Tag: Interview

Karl Pillemer, Interview No. 2

Karl Pillemer is the author of 30 Lessons for Living: Tried and True Advice from the Wisest Americans.

I posted some of the key lessons from his book last week.

As part of my ongoing series of interviews with authors and experts, I had the chance to speak with Karl about the most important lessons that should be passed on to the younger generations, whether happiness is a choice, the keys to a happy marriage, and the biggest regrets.

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INTERVIEWER

Can you tell me about yourself? This was a fascinating project, how did this project come about?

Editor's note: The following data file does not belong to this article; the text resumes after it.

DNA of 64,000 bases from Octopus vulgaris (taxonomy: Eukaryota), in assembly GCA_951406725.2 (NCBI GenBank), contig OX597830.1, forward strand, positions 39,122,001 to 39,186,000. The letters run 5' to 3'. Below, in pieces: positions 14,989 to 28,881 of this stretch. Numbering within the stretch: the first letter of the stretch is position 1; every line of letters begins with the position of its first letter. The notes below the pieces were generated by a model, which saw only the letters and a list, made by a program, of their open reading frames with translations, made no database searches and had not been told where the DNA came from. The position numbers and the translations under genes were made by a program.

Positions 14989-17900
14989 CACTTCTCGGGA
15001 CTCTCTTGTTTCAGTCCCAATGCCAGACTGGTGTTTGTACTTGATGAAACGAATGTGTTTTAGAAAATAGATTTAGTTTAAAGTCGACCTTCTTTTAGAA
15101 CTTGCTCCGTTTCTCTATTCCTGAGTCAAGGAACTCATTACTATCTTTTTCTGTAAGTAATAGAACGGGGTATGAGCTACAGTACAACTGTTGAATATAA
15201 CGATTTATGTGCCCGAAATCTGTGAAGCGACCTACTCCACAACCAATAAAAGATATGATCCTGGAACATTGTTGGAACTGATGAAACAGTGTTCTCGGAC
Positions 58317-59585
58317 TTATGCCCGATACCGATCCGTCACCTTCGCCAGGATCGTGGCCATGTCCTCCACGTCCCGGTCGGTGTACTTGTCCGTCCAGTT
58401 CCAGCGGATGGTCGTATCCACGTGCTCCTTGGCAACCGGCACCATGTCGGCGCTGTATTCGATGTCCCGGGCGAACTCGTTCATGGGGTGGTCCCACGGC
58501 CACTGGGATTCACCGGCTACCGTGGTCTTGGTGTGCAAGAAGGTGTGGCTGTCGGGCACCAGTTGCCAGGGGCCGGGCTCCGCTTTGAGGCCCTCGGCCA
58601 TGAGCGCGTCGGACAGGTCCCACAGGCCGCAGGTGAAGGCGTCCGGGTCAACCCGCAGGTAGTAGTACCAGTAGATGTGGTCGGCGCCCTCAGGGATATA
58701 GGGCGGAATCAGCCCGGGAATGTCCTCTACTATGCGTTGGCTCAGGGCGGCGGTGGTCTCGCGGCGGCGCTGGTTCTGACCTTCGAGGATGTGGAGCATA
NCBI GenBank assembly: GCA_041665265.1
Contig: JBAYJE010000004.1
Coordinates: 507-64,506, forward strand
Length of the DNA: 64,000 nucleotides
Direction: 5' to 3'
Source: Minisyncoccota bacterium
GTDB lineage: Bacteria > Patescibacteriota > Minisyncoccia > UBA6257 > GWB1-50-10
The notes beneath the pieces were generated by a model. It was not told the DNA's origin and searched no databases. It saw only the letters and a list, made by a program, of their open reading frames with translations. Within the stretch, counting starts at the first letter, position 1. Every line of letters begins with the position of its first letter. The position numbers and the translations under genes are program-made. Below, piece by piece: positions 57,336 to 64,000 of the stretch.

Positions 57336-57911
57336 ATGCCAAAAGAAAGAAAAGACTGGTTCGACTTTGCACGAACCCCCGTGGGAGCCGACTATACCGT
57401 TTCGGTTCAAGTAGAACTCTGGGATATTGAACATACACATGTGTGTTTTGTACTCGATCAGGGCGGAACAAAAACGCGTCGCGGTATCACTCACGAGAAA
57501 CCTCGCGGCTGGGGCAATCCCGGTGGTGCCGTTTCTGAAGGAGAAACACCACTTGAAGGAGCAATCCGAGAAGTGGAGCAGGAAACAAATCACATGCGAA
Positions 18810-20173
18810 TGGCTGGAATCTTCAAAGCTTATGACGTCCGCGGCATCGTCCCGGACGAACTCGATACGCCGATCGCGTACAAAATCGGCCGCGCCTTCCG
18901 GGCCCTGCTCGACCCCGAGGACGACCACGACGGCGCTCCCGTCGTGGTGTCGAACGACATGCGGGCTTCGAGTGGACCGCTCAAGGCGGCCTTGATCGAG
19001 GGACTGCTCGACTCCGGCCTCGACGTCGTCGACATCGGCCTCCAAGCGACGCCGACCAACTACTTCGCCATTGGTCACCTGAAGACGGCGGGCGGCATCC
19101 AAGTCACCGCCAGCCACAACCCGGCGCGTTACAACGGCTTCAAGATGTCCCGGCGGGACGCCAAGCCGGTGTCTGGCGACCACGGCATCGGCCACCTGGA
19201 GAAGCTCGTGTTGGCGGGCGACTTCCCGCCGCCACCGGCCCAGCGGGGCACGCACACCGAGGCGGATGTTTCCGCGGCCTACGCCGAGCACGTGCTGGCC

PILLEMER

As a gerontologist – someone who studies older people – I realized that I had focused much of my research over the past 25 years on problems of aging: nursing homes, Alzheimer’s disease, elder abuse. And that’s how our society also often looks at old people: as frail, needy, and about to bust our federal budget. But in my work, I kept meeting older people – many of whom had lost loved ones, been through tremendous difficulties, and had serious health problems – but who nevertheless were happy, fulfilled, and deeply enjoying life. I found myself asking: “What’s that all about?”

And I started seeing some fascinating research in the field of positive psychology. Study after study has shown that older people – in their 70s, 80s, and beyond – are actually happier than younger people.